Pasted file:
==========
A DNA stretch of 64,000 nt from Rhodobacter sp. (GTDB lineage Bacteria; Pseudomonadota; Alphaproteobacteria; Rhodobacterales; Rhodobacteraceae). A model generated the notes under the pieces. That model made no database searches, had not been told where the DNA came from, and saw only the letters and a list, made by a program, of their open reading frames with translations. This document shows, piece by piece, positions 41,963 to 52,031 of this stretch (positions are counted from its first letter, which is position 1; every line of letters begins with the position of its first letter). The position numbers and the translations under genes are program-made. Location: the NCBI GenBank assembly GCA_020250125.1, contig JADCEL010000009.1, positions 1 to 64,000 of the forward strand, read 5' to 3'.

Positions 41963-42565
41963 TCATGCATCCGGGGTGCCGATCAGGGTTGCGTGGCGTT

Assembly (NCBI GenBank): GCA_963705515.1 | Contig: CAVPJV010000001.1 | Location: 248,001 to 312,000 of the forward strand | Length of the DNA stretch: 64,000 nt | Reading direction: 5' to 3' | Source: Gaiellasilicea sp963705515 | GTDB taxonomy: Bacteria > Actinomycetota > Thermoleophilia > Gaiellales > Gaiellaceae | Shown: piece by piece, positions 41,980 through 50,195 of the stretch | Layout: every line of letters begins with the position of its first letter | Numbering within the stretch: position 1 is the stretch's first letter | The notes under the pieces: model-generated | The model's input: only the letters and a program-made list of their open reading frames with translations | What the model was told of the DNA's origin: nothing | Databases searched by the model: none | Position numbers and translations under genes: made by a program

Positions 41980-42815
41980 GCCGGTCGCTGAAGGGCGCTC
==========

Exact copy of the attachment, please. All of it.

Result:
A DNA stretch of 64,000 nt from Rhodobacter sp. (GTDB lineage Bacteria; Pseudomonadota; Alphaproteobacteria; Rhodobacterales; Rhodobacteraceae). A model generated the notes under the pieces. That model made no database searches, had not been told where the DNA came from, and saw only the letters and a list, made by a program, of their open reading frames with translations. This document shows, piece by piece, positions 41,963 to 52,031 of this stretch (positions are counted from its first letter, which is position 1; every line of letters begins with the position of its first letter). The position numbers and the translations under genes are program-made. Location: the NCBI GenBank assembly GCA_020250125.1, contig JADCEL010000009.1, positions 1 to 64,000 of the forward strand, read 5' to 3'.

Positions 41963-42565
41963 TCATGCATCCGGGGTGCCGATCAGGGTTGCGTGGCGTT

Assembly (NCBI GenBank): GCA_963705515.1 | Contig: CAVPJV010000001.1 | Location: 248,001 to 312,000 of the forward strand | Length of the DNA stretch: 64,000 nt | Reading direction: 5' to 3' | Source: Gaiellasilicea sp963705515 | GTDB taxonomy: Bacteria > Actinomycetota > Thermoleophilia > Gaiellales > Gaiellaceae | Shown: piece by piece, positions 41,980 through 50,195 of the stretch | Layout: every line of letters begins with the position of its first letter | Numbering within the stretch: position 1 is the stretch's first letter | The notes under the pieces: model-generated | The model's input: only the letters and a program-made list of their open reading frames with translations | What the model was told of the DNA's origin: nothing | Databases searched by the model: none | Position numbers and translations under genes: made by a program

Positions 41980-42815
41980 GCCGGTCGCTGAAGGGCGCTC